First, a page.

After being elected to her second term as Whittier Law School’s Student Bar Association (SBA) president in April, Michelle Philo won another election in August.
At the ABA Annual Meeting in Toronto, she was elected vice chair-SBA.
Philo says she recognizes that SBA presidents occupy important, exclusive, and demanding positions.
“There are fewer than 200 SBA presidents in the nation,” she says. “It’s a very unique role and comes with incredibly diverse responsibilities.”
During her first term as SBA president at Whittier, Philo tackled everything from addressing unfairly weighted GPA policies to planning the first Orange County Law Olympics for the four, local law schools.
Philo’s familiarity with an SBA president’s duties, strategies, and challenges gives her insight into how she can best serve the Law Student Division as vice chair-SBA. She says her vision for the position is threefold.
“First, I hope to improve communications between SBA presidents themselves,” she says, “second to improve communications between SBA presidents and the ABA; and third to generally encourage SBAs to include their school’s ABA reps within their organizations.”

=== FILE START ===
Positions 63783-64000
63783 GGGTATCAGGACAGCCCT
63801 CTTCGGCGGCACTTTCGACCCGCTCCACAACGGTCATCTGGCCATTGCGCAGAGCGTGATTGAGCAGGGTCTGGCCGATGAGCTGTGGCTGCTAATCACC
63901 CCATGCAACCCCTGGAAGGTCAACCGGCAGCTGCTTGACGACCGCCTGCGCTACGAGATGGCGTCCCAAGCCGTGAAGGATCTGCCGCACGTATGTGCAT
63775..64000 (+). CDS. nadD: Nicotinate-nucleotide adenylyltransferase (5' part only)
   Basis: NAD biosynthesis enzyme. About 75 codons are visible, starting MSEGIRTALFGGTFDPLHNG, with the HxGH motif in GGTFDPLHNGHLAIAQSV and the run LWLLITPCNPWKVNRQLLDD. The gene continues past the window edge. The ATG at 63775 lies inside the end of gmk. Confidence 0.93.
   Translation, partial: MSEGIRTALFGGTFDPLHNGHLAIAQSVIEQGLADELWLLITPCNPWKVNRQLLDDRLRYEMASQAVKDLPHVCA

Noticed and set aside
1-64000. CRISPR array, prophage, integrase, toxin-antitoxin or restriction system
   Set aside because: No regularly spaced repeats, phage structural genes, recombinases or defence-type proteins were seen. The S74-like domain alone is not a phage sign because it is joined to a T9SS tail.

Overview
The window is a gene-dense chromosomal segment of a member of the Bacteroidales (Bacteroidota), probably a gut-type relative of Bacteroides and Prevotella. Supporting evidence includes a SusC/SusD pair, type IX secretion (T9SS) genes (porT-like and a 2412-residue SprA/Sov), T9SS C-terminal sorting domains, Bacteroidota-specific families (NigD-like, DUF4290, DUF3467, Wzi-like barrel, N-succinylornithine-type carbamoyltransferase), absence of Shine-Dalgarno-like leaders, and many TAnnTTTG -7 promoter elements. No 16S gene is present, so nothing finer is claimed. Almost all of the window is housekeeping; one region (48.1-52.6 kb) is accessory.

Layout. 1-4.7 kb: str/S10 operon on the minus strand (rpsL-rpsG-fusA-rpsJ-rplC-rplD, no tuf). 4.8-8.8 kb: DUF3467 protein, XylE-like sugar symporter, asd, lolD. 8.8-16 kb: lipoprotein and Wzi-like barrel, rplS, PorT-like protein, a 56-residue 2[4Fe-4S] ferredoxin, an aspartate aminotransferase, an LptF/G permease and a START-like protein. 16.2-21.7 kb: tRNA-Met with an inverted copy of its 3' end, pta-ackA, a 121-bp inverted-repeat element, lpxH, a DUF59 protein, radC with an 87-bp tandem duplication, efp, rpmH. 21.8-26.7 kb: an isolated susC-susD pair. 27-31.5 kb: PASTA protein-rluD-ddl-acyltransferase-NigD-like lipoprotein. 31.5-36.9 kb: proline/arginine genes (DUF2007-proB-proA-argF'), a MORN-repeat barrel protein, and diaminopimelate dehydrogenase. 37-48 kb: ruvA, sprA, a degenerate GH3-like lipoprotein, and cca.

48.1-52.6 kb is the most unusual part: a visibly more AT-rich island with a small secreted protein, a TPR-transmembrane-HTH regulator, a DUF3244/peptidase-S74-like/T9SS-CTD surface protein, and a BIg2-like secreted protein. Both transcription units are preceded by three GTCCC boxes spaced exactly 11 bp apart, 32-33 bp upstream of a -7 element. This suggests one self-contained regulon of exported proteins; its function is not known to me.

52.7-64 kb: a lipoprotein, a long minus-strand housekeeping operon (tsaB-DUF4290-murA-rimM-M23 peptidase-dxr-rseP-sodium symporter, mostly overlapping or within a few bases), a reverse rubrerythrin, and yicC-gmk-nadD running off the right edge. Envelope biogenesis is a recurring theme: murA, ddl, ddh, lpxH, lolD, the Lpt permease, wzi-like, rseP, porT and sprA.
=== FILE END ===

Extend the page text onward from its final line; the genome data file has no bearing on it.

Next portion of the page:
During her candidate speech in Toronto, Philo’s platform focused largely on helping SBAs avoid “reinventing the wheel.”
Now, she says her biggest goal is to “encourage SBAs to document their events and share that documentation with one another.” Philo says she plans to compile a database of SBA event flyers and detailed event planning information that all SBA presidents can share and leverage.
As both a paralegal and an evening law student, Philo also brings additional specialized insight to her new position.
“Evening students have a completely different dynamic, but still richly contribute to the law school experience,” she says. “I think my work experience helps me effectively and professionally communicate and connect with all types of students, which is an essential part of my national role.”
Philo also offered three helpful tips to SBA presidents and other student leaders.
“Recognize now that this will probably be the most challenging, diplomatic year of your life,” she says. “Second, respond to your e-mails immediately. Third, and most importantly, delegate, delegate, delegate.”